Committed to linguistic diversity, the EU needs interpreters and translators. Interpreters are in the front line. It is they who enable ministers, diplomats and experts from member states to negotiate face-to-face and take the decisions that enable the EU to function. Translators who work on written texts have a less visible but no less vital task. Ian is the head of the Communications's team in the Commission's interpretation department.
‘Interpretation and translation covering all 23 official languages costs each EU citizen the equivalent of €2 a year. It is money well spent’, says Ian Andersen. ‘One way of looking at the European Union is as a non-stop negotiation that started nearly 50 years ago. The technical or political points made by each participant needs to be understood by all the others. Experts on, say, product safety or fishing quotas cannot be expected to be linguists as well.’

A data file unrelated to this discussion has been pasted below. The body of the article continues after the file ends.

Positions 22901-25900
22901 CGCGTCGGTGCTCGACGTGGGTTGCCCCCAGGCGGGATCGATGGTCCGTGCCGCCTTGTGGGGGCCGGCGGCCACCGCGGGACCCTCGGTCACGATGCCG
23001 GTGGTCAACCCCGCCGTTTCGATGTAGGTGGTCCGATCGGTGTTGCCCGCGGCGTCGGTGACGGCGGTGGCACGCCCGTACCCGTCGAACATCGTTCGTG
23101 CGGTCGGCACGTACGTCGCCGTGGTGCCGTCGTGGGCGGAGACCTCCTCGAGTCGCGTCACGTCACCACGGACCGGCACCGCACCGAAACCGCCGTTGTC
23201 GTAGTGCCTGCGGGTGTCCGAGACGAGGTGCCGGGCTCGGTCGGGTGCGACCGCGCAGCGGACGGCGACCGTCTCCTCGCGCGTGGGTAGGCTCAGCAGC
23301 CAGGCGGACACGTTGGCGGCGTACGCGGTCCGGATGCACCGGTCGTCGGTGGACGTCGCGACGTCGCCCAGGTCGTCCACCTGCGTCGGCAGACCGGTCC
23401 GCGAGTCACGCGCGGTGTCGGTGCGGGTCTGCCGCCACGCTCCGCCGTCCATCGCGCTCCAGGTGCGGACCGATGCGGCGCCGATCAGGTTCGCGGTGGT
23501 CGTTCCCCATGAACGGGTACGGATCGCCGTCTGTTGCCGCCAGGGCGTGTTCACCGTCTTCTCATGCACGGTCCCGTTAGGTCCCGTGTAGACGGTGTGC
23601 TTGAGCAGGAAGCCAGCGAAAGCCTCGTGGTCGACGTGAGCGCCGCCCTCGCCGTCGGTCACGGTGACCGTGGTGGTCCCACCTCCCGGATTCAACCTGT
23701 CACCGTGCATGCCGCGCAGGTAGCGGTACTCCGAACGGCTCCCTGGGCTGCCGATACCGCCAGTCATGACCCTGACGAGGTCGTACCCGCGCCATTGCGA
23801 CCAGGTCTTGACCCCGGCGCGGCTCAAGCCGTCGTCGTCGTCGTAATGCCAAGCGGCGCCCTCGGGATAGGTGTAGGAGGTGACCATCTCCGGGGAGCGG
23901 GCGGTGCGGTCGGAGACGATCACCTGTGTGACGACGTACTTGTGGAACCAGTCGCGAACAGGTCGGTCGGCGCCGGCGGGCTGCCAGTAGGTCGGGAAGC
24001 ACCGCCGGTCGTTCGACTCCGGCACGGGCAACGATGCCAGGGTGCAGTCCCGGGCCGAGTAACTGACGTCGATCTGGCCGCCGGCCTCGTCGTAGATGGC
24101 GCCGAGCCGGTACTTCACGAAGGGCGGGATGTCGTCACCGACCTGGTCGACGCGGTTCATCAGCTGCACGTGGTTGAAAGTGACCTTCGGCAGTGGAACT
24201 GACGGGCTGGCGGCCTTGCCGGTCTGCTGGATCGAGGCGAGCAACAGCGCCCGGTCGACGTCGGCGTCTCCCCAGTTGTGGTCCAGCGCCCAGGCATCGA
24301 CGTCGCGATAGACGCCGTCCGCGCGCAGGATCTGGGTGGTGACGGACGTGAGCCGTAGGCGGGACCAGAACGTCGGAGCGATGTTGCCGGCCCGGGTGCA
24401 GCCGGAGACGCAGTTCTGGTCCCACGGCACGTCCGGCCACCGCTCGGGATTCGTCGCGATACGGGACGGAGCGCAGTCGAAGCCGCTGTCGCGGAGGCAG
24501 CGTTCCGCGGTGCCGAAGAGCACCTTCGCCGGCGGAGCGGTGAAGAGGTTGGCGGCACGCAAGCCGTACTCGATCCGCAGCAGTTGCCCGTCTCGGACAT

The Commission has a staff of 550 interpreters and regularly uses the services of another 2 800 freelancers. On any day, between 300 and 400 are working in Brussels or elsewhere.
Ian himself is polyglot and uses four languages in his job as head of the unit responsible for communication and information: French, English and Italian as well as his native Danish. When not working, he relaxes on 15-20 kilometre hikes most Sundays, or listens to music or reads.
‘Sometimes people ask why we need so many interpreters when most people speak and understand English. The fact is that half the people in the EU do not speak English. It remains a multilingual Union.
‘We use short cuts to keep costs down. For instance, for less widely known languages like Danish, we sometimes ask interpreters to work both ways – into and out of their main language. But there are also 140 non-Danish interpreters who interpret directly from Danish into other EU languages.’
BORN: 1956 in Copenhagen, Denmark
POSITION: Head of unit in interpretation